Uber, Lyft and other companies that perform a similar function of ridesharing have become more popular, especially in the past year. The industry as a whole is emerging a popular option given the exorbitant prices that rental companies routinely charge. While some worry the problem with these companies will be more traffic, another significant concern is a safety issue. The concept behind these ride-sharing apps relies on technology to turn ordinary Michigan drivers into informal taxicab operators. Both the rider and the driver use an application on a cell phone to request a driver, accept a ride, pay for the ride, get a destination, and much more. Essentially, the entire process and transaction is completed with a cell phone. As a result, the drivers are spending a significant amount of time on their smart phones while on the road and this is clearly against modern driver distraction laws. Not only does this endanger the driver whose responsibilities are now more like a taxi-driver, but it also endangers all other drivers on the road.
The Aim of Distracted Driver Laws in Michigan
Michigan, along with many other states, has recently passed a variety of legislative acts aimed at limiting distractions for drivers. Michigan code directly prohibits reading, typing text, or sending text messages while operating a motor vehicle. Michigan law also prohibits making or receiving phone calls while driving certain types of vehicles. Thus, the legislature in Michigan has made it abundantly clear that their goal is to stop or at least minimize distracted driving. They want to keep the drivers’ hands and eyes focused on the most important task at hand: driving.
The Ride-Sharing Apps Contributing to Distractions
Ridesharing apps generally require a variety of actions on the part of the user. In other words, the driver will have to read messages about riders looking for drivers and accept the message including reading the address to which they are going, using GPS to get there and more. The app requires that the driver be constantly aware of their smartphone, taking much needed attention off of the focus of driving and onto the task of responding to potential riders. While the Michigan legislature might not have quite caught up to the technology, this constant awareness of smartphones and apps seems to blatantly defy the spirit of the distracted driver laws.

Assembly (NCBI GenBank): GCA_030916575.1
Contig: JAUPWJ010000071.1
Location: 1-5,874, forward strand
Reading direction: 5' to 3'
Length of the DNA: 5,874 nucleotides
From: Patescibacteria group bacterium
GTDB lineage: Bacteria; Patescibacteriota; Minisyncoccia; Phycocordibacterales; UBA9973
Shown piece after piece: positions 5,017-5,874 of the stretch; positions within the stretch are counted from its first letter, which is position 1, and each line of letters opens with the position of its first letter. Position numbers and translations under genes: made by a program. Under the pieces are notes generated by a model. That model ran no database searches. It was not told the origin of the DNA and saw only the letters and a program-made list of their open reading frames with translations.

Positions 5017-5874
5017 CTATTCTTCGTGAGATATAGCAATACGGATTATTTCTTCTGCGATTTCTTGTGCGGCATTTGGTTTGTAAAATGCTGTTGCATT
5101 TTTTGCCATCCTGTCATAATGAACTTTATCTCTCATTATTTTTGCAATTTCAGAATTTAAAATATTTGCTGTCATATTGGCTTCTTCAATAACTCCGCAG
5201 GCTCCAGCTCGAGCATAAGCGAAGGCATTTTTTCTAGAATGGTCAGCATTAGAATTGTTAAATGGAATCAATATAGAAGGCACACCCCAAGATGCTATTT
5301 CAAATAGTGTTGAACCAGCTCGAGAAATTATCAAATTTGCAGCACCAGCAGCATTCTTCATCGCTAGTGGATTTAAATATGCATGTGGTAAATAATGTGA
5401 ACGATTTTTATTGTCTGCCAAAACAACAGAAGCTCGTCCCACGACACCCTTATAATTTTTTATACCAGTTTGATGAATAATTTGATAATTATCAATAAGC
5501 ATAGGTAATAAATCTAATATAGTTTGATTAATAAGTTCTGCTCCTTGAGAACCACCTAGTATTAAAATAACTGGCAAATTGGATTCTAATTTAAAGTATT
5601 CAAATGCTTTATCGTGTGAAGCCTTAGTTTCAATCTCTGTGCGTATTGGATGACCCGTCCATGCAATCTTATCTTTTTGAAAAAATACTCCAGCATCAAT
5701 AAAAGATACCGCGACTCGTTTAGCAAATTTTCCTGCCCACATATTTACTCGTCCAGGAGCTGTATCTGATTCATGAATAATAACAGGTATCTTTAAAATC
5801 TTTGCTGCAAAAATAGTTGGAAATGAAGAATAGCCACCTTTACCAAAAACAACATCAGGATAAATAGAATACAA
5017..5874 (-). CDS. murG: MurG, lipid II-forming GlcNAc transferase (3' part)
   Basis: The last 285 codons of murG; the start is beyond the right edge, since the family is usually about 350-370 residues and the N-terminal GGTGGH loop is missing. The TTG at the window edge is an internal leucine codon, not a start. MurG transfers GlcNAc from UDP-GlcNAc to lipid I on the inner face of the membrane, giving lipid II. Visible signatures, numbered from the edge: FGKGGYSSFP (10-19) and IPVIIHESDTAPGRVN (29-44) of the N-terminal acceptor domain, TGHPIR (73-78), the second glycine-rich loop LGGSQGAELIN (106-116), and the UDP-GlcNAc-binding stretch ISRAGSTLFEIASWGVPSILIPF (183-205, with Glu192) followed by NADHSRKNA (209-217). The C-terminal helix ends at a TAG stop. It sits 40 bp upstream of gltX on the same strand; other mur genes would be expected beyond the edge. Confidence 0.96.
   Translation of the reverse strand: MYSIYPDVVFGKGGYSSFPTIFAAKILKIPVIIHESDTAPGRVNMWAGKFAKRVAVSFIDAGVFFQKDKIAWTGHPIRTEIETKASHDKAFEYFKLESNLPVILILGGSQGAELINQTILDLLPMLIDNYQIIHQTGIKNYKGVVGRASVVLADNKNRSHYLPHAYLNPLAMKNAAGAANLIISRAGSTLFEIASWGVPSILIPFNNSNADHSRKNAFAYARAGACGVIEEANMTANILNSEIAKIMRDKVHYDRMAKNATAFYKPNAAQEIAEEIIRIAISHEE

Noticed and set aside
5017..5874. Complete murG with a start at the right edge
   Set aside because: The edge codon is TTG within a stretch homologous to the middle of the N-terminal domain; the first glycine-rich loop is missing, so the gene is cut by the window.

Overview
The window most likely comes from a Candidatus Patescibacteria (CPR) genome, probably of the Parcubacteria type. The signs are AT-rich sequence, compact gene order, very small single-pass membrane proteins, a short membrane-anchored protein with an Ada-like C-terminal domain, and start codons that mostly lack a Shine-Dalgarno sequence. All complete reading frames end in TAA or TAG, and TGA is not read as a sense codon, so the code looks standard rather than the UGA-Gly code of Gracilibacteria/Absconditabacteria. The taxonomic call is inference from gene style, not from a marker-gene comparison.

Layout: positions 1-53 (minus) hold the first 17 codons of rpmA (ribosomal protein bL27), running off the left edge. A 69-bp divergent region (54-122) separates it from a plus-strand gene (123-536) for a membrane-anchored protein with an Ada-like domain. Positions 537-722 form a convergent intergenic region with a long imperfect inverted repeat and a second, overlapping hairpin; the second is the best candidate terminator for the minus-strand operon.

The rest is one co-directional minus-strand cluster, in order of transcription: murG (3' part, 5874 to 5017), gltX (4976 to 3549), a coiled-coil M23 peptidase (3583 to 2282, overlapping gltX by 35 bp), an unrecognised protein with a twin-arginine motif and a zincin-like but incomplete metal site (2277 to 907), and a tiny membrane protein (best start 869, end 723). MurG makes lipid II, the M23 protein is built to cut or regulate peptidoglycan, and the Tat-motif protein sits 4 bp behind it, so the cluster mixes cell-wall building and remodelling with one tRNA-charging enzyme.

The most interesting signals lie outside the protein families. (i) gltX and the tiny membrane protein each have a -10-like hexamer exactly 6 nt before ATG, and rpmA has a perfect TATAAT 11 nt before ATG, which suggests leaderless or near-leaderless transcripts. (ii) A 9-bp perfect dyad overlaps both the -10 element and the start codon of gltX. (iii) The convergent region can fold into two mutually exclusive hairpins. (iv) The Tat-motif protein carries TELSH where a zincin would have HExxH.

What Does This Mean For Ride-Sharing Apps Into The Future?
Ultimately, this means that Uber and Lyft and other ridesharing applications may be putting you in danger, whether you are using them or not. By simply driving in a city where these are in use, or riding in a city where they are in use, you could be at a greater risk for car accidents. Furthermore, an accident involving one of these ride-sharing employees may mean a more complicated case involving liability. Whether the company is liable for damage is a complicated legal issue that is best argued by an experienced attorney. If you or someone you know has been in a car accident, whether it was an accident involving an Uber, Lyft, or other ridesharing employee, the attorneys at the Clark Law Office may be able to help you. Having an experienced Michigan car accident attorney on your side in court could make all the difference in your case. Contact our office or visit our website to learn more about how we might be able to help you.
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